[Quoting Liz Cheney] “If you’re going to say that we should not have conducted the enhanced interrogation program, if you’re going to say that we shouldn’t have waterboarded three terrorists, then you’ve got to say that you’re willing to accept the consequences of that,”…Yes. I am fully willing to accept the consequences of that. Reports tend to tell us there are no real consequences of it, but even if there were, that’s the “sacrifice” I’m willing to make in order to live in a civilized world.
I think that I would just go with what Sheppard Smith once blurted out “emotionally”: “THIS IS AMERICA AND WE DON’T FUCKING TORTURE!”
This is our daily open thread–what’s on YOUR mind?
Sometimes the headlines say it all. Following are a handful of news ‘headlines,’ links included, that just sort of showed up within the last few hours. E. Pluribus Fiveum (or something close to that. Curiously, there’s not much need to read beyond the headlines, as each pretty much spouts the obvious. No surprises, I guess, but still one’s gotta ask: WHAT THE HELL IS GOING ON HERE IN AMURKKKA? How far into the mire can we sink — before we die?
Wish I knew. Anyway, take a peek:
Sen. Moran performs ultimate in constituent services by reading Charles Koch’s op-ed on Senate floor
Then there’s the OTHER side of life, best exemplified thus:
That little feller is my grandson. He’s already a week or two past four months of age, and even though he’s cool as a cucumber, little does he know that already he’s doomed to have to deal with, as he grows older day by week by month by year, each and every shred of the STUPIDITY!! embedded in each and all of those headlines above. One can only dare wonder why that is? What the [add favorite expletive here] is wrong with US, with We the People?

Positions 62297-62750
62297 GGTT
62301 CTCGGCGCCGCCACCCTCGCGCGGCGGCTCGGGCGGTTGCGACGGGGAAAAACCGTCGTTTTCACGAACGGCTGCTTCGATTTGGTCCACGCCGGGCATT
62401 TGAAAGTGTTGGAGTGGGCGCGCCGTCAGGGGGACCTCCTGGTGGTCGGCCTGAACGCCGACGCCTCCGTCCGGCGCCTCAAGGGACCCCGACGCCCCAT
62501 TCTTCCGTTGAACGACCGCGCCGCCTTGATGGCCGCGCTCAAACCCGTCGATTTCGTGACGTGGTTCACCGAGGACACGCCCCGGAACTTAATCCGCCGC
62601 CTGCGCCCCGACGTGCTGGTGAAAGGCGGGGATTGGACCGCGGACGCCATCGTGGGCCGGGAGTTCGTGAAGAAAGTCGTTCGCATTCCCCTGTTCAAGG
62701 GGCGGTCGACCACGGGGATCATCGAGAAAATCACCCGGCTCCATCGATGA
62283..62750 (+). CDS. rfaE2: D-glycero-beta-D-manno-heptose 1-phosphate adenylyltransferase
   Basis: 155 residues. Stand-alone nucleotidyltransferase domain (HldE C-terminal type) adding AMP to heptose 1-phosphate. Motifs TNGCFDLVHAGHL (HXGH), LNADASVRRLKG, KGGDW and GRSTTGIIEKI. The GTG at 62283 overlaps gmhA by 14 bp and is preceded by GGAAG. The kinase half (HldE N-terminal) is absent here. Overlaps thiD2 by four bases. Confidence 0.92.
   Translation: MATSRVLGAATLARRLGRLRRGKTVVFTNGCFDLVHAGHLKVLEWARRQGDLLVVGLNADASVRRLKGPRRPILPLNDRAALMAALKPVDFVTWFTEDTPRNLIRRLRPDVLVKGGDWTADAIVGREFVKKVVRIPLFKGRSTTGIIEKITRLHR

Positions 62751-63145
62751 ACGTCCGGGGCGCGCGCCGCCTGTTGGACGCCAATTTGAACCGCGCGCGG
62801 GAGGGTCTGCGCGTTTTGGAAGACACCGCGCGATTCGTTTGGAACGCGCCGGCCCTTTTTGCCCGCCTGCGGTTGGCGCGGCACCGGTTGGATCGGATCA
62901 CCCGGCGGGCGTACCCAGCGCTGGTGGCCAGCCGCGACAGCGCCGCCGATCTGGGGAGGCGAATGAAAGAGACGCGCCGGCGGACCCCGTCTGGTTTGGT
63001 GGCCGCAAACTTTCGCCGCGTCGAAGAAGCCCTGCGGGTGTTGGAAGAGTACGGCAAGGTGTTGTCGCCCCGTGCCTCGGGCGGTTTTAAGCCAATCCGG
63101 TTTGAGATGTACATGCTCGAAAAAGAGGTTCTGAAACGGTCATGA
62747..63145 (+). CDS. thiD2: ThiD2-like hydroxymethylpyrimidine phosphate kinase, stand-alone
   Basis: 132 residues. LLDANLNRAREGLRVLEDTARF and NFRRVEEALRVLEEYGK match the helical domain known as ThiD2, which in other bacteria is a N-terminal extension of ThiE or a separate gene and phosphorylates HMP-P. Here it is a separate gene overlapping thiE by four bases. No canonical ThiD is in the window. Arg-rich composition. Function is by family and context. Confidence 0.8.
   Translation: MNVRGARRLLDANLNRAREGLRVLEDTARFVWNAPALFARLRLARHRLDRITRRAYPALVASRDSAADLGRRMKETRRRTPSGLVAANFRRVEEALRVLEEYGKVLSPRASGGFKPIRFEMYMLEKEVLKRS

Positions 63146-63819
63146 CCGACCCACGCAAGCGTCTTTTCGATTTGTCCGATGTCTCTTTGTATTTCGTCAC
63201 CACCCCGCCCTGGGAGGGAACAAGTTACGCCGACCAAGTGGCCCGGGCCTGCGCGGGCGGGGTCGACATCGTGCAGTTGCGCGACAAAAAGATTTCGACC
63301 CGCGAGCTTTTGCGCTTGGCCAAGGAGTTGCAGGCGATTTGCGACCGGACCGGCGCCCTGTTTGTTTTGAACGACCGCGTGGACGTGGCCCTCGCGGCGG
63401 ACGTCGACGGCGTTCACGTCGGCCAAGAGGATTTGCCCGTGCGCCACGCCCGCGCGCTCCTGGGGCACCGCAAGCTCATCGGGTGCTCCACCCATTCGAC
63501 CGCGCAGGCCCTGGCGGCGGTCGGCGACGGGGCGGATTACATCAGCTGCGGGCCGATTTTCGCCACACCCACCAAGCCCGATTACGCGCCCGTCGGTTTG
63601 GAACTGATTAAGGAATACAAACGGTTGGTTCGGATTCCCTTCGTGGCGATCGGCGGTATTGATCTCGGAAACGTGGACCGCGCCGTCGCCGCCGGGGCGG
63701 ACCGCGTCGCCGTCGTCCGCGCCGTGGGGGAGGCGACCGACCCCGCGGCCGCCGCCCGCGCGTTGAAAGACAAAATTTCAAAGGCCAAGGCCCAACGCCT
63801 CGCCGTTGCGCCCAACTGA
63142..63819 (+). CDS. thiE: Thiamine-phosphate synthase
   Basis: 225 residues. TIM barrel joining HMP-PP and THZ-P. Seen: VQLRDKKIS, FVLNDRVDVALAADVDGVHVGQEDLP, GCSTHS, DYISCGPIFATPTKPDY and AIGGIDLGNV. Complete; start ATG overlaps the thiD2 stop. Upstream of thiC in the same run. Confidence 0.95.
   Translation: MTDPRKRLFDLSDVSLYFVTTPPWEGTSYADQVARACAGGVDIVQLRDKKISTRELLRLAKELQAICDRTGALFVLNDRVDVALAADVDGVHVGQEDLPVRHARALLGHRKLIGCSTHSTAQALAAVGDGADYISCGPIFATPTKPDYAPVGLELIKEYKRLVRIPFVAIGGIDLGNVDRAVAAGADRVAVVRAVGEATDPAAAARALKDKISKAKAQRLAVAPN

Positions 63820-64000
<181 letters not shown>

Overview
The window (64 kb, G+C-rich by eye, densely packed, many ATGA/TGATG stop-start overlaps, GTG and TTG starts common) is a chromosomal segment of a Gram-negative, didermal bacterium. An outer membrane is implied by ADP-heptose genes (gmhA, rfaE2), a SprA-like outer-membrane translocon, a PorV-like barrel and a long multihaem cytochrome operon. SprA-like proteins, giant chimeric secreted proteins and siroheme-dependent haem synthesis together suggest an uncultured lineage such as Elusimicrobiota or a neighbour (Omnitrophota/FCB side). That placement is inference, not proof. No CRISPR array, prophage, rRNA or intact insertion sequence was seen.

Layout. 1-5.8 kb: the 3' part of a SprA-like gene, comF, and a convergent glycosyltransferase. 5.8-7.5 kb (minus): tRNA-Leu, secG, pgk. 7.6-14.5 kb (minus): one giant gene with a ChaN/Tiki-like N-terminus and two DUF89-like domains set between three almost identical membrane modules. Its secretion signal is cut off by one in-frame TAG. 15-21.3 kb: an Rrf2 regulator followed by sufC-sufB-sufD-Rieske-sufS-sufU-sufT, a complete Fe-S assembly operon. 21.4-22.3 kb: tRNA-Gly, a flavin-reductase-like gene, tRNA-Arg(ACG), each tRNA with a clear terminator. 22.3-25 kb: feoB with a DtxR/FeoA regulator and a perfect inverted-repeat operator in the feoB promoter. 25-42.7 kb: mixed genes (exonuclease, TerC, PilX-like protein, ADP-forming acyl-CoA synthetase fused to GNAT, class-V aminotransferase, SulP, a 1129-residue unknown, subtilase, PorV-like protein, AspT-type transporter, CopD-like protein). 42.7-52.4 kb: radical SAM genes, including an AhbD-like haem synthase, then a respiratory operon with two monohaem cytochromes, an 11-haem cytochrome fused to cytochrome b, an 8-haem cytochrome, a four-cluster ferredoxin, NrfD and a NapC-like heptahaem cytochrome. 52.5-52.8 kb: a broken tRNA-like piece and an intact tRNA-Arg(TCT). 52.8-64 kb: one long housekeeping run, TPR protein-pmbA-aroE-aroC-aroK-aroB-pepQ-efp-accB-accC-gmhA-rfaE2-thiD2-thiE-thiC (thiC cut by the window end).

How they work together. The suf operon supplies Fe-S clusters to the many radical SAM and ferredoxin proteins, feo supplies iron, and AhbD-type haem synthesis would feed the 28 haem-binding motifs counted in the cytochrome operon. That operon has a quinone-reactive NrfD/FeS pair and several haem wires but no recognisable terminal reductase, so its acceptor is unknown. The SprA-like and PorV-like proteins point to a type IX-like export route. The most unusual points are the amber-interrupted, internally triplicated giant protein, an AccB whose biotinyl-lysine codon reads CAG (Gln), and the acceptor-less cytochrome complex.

On the other hand and in backward glance, yep, I was born just shy of eleven months after Pearl Harbor, and the day I took my first breath there were thousands dying on Guadalcanal, thousands more in North Africa, and who knows where else. And when I was the same age as the little fella above — in early March, 1943 — I suppose the headlines weren’t a whole lot more encouraging than any of them are today.
The beat goes on.
Brings up one more question. The Biggie. WHAT THE HELL IS WRONG WITH US?? Seventy-plus years down the road and WE are still as STUPID as WE were the day I took my first breath? I mean, really . . . etc.
Yeah, well, OK, so it snowed here today. Crappy weather. No bike ride. Tomorrow? More of the same, or so they say. Cabin fever. Grrr.
But all that aside, it’s time to change things. It’s time to put each and all of the human IDIOTS out to pasture, and then rebuild civilization. I suggest we aim for a world where there are no more wars, no guns, no bombs; a world where stupid politics are ‘fracked’ once and for all, where each and every life form on the planet is allowed enough space, enough ‘nature’, to live, to prosper – a world where all billionaires wake up broke and then jump off the tallest building available.
And in the process, I suggest that we who proclaim ourselves to be of more use than a fossilized rat stand tall, grab the bull by the tail, and then grimace and gripe sufficient to finance the education of those little folks (see above) who are already here, also those yet to come. Maybe then if WE succeed in elevating education a few orders of magnitude above our current course . . . maybe, just maybe, THEN . . . there will be NO MORE REPUBLICANS! EVER!
Yeah, OK, so I get carried away. But you get my drift, right? RIGHT???
WIDE OPEN THREAD